With one day to go until the Chancellor’s Autumn Statement, the economic outlook is bleak.
Growth forecasts are expected to be downgraded to 1 per cent both this year and next – forcing George Osborne to borrow tens of billions of pounds extra to pay the nation’s bills.
The Organisation for Economic Co-operation and Development is predicting the situation will be even worse, with Britain slipping back into recession at the start of next year.
So it’s imperative that, when he rises to address MPs tomorrow, the Chancellor finally produces a growth strategy worthy of the name.
To be fair, some of the early signs are encouraging.
The plan for the Government to underwrite up to £40billion of loans for small firms may finally get money into the hands of entrepreneurs who have been disgracefully starved of cash by the banks – even those propped up by the taxpayer.
Equally, the delaying of yet another increase in fuel duty and the limiting of the upcoming rise in rail fares to 6.2 per cent will help both businesses and working families – even if the fare hike and cost of petrol remain punishing
Likewise, it is sensible for Mr Osborne to offer tax breaks to compensate firms for the cost of new green taxes (though doesn’t it speak volumes about the pantomime horse coalition that the Tories are having to unpick the harm caused by their Liberal Democrat partners’ obsession with being ‘green’?)
Meanwhile, the scheme to pour tens of billions into building new roads and infrastructure could be the most significant move of all – creating thousands of jobs in the struggling construction industry.
True, some will have reservations about the way it is being funded – namely through £5billion more spending cuts and by asking pension funds to invest £20billion in Britain in return for a future profit.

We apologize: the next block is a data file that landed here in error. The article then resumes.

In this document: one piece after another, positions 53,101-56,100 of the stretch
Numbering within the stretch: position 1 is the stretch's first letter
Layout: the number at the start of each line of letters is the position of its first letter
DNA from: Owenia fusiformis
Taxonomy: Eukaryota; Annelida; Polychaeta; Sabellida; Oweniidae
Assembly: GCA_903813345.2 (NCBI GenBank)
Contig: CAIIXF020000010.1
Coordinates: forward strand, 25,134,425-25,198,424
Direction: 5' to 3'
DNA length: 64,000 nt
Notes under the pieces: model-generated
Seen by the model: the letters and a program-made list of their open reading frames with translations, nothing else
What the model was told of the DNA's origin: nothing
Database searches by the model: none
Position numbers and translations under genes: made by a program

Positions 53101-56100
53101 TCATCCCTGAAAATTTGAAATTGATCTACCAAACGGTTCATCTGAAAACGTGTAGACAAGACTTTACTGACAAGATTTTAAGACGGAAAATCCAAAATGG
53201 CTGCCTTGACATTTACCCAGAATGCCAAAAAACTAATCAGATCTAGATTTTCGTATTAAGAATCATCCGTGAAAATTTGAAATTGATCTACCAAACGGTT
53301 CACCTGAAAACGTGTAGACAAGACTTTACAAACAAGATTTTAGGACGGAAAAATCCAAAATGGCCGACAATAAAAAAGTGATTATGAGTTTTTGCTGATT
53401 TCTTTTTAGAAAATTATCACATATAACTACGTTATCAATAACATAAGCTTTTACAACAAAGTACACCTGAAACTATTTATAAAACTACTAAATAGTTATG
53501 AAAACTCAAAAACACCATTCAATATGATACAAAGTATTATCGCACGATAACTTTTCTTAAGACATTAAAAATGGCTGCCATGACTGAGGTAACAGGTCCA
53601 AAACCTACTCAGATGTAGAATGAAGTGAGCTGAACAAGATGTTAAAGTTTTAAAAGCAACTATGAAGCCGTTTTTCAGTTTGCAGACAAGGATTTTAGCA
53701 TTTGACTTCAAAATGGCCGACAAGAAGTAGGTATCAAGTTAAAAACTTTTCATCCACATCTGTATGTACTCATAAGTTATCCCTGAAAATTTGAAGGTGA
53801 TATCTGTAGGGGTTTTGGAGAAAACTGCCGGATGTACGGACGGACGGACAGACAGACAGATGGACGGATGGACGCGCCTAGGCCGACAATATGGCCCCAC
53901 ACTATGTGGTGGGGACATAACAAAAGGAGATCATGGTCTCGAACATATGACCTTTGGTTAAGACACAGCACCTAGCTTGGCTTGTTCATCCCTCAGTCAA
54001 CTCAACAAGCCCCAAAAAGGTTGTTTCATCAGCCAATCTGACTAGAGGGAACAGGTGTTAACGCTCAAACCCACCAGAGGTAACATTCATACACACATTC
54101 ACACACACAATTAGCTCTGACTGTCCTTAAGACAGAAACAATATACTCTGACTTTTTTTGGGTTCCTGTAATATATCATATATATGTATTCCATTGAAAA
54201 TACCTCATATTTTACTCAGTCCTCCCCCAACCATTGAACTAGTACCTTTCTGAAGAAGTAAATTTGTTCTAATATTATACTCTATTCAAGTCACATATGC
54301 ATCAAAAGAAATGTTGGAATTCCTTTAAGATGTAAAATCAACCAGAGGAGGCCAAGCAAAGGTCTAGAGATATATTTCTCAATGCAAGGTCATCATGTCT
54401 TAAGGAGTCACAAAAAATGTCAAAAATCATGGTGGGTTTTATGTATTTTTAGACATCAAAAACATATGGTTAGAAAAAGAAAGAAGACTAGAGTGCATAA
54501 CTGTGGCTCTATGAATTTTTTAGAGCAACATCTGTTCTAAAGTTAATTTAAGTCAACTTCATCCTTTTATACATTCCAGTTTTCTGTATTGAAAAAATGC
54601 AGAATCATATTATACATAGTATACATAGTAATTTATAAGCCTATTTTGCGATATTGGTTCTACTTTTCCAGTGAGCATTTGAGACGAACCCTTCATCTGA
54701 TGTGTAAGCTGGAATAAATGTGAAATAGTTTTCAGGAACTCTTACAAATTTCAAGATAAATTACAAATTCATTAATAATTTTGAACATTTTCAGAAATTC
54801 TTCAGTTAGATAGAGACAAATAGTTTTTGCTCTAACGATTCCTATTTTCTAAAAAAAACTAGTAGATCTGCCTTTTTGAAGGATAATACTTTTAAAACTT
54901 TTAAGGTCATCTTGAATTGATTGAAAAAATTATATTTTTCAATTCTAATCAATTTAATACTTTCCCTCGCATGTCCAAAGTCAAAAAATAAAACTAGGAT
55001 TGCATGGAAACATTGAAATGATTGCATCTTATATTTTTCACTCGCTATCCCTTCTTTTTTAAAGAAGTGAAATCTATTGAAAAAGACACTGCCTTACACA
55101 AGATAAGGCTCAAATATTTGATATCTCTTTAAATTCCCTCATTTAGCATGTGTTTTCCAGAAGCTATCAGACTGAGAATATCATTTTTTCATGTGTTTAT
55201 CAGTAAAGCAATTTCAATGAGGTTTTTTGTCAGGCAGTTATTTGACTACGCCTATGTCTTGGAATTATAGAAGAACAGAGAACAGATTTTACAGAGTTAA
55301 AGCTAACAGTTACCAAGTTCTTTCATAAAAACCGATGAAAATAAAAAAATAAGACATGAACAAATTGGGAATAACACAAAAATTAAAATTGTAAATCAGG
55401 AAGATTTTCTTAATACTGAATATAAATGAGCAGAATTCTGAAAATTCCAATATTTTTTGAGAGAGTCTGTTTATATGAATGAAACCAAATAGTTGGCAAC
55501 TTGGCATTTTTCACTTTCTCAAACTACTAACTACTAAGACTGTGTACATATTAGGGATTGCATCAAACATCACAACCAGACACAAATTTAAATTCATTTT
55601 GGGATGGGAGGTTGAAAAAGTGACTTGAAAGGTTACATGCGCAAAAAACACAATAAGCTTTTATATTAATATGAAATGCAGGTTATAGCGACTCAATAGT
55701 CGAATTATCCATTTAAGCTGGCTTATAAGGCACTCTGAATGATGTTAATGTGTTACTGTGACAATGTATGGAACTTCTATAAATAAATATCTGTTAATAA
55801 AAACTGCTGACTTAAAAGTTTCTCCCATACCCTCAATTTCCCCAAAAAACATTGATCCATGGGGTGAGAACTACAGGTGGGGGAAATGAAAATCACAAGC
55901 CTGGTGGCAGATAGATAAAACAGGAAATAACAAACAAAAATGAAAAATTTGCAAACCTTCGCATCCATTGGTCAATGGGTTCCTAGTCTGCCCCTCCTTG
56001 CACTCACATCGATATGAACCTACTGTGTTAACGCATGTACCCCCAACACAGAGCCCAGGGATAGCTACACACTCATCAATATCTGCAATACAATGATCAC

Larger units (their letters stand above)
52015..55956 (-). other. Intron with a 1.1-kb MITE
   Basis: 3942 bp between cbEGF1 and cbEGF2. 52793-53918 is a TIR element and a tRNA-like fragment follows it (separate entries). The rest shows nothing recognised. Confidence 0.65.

But, as Mr Osborne acknowledges, this is an ‘exceptionally difficult time’ which requires bold thinking.
Given these ‘exceptional’ circumstances, we urge ministers to scrap their preposterously politically correct decision to spend up to £330million of UK taxpayers’ money ‘fighting climate change in Africa’.
In good times, sending international aid to the likes of South Africa – whose economy is growing faster than our own – to pay for solar power plants would be highly dubious.
To do so when there are more than a million young Britons on the dole, the national debt is rising ever higher and we are having to borrow pension money to help build our schools and roads is wrong-headed in the extreme.
Anger at aid to help Africa cope with climate change: As UK faces economic meltdown, ministers hand over £330m
- Daniel Martin and James Chapman - Daily Mail
South Africa will be one of the main beneficiaries
Energy Secretary to pledge funds ahead of UN summit
Hundreds of millions of pounds of taxpayers’ cash is to be poured into Africa to help it cope with the impact of climate change.
The £330million handout will be spent over the next four years on schemes to install solar power plants and encouraging investment in low-carbon transport.
One of the main beneficiaries will be South Africa, a country which is prosperous enough to have its own space agency.
Chris Huhne, the Lib Dem energy secretary, will unveil the foreign aid package at a United Nations summit on climate change which opens today.
The largesse will fuel criticism from Tory backbenchers over David Cameron’s promise to increase UK spending on aid at a time when public services in Britain are facing swingeing cuts.
Philip Davies, Tory MP for Shipley, said: ‘It is completely unjustifiable to spend so much money at a time when we’re reducing the number of police officers in this country.’
Fellow Tory MP Peter Bone said: ‘What makes it worse is that much of the aid budget is spent on things that are not really benefiting developing countries. The answer is trade, not aid.’